HARPSWELL, Maine (NEWS CENTER) -- An invasive species known as Winter Moth has invaded the town of Harpswell. The moths feed on plants and trees, especially hard woods. State entomologists believe that they were carried into Maine by summer residents who brought domestic plants with them.
"Please leave your hostas at home," said Charlene Donahue of the Maine Forest Service. She discovered the infestation in Harpswell and believes the insects are confined to a four hundred acre area.
The insect gets its name because the male moths appear in the late fall and early winter months. Female moths, which don't have wings, lay eggs on the trunks and branches of trees. The eggs hatch into inchworms that feed on the buds and entire leaves of trees.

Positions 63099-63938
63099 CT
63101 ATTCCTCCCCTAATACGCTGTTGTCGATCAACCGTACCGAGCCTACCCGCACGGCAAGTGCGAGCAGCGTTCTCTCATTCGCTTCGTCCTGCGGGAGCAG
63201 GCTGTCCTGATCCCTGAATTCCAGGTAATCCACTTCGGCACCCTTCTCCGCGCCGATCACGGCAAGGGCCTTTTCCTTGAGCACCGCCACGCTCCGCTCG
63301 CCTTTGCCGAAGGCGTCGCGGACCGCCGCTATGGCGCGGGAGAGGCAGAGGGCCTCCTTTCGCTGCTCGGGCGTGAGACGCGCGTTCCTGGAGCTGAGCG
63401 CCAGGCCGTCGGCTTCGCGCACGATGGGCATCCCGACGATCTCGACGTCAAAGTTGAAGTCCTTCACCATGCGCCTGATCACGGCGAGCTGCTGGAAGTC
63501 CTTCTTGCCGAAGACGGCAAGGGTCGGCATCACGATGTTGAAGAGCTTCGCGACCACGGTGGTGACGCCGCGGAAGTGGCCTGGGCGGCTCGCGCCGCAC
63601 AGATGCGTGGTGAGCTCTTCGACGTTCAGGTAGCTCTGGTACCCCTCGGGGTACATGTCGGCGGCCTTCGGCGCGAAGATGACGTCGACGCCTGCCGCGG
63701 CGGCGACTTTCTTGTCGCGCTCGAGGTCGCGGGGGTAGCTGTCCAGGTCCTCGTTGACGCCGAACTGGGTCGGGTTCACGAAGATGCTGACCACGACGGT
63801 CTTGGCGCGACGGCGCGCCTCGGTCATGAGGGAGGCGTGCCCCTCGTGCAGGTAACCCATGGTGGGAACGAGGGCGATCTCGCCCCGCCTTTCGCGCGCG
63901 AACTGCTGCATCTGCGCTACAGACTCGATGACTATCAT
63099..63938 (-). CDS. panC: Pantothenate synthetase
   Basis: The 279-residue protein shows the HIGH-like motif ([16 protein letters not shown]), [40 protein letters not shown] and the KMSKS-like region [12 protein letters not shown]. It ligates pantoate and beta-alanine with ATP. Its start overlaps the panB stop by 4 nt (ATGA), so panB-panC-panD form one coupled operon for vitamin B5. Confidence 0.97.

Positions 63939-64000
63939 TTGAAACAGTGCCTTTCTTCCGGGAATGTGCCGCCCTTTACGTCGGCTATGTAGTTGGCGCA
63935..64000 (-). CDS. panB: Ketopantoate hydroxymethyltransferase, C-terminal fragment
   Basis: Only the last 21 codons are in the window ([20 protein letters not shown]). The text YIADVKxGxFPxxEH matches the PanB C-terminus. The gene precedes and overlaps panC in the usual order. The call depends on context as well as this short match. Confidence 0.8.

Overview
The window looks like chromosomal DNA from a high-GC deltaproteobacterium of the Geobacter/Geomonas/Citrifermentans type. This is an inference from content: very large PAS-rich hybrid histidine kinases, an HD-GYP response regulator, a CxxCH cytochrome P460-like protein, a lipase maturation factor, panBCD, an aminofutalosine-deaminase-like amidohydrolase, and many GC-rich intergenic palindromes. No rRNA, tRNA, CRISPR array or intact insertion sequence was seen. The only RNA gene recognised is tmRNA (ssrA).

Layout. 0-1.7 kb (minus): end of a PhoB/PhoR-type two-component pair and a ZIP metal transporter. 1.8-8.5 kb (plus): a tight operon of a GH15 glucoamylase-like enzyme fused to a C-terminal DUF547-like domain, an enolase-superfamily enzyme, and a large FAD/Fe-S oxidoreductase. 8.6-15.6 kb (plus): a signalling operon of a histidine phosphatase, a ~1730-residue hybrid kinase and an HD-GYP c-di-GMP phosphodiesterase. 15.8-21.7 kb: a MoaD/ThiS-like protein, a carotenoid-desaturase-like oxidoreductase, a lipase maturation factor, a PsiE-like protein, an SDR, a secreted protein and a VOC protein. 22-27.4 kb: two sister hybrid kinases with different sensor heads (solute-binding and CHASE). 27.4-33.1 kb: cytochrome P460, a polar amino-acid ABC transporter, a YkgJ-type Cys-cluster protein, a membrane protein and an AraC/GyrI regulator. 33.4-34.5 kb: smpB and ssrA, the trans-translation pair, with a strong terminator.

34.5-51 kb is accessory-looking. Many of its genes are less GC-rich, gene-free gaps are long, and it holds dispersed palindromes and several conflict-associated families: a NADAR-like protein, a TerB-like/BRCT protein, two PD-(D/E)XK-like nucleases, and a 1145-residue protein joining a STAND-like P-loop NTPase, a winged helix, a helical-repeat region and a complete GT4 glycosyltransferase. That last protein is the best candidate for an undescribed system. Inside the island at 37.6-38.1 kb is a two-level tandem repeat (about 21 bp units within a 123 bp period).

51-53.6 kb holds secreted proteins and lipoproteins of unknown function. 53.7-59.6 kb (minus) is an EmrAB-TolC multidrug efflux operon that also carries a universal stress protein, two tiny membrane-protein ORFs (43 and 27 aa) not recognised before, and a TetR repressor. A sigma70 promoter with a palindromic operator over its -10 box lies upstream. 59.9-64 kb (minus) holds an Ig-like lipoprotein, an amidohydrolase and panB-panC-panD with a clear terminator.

Property owners can spray for the moths in early May or wrap their trees in sticky bands. These bands will prevent the female caterpillars from scaling the trees.
The state Department of Conservation reports that a parasitic fly was released in Nova Scotia and helps keep the Winter Moth population under control there. Researchers at the University of Massachusetts are rearing and releasing the same fly in Massachusetts and hope that it will soon be at high enough numbers to reduce the Winter Moth populations to manageable levels.
Donahue said, "We have found this invasive insect relatively quickly due to an alert landowner," Donahue said. "Hopefully by using the flies as bio-control agents, we will be able to get the problem under control quickly and it will not spread further."